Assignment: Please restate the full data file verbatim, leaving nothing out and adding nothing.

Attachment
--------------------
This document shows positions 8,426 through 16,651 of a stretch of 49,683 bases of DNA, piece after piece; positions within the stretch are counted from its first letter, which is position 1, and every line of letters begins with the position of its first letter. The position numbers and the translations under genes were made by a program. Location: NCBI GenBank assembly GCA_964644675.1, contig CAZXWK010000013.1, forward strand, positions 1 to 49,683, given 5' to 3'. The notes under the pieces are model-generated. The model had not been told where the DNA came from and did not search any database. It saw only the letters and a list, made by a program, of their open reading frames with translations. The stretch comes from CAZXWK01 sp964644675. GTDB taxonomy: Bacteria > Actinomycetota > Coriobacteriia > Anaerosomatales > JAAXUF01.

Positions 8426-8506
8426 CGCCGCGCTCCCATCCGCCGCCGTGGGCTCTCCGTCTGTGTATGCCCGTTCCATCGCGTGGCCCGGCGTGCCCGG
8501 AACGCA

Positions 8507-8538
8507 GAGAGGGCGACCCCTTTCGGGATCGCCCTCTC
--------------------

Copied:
This document shows positions 8,426 through 16,651 of a stretch of 49,683 bases of DNA, piece after piece; positions within the stretch are counted from its first letter, which is position 1, and every line of letters begins with the position of its first letter. The position numbers and the translations under genes were made by a program. Location: NCBI GenBank assembly GCA_964644675.1, contig CAZXWK010000013.1, forward strand, positions 1 to 49,683, given 5' to 3'. The notes under the pieces are model-generated. The model had not been told where the DNA came from and did not search any database. It saw only the letters and a list, made by a program, of their open reading frames with translations. The stretch comes from CAZXWK01 sp964644675. GTDB taxonomy: Bacteria > Actinomycetota > Coriobacteriia > Anaerosomatales > JAAXUF01.

Positions 8426-8506
8426 CGCCGCGCTCCCATCCGCCGCCGTGGGCTCTCCGTCTGTGTATGCCCGTTCCATCGCGTGGCCCGGCGTGCCCGG
8501 AACGCA

Positions 8507-8538
8507 GAGAGGGCGACCCCTTTCGGGATCGCCCTCTC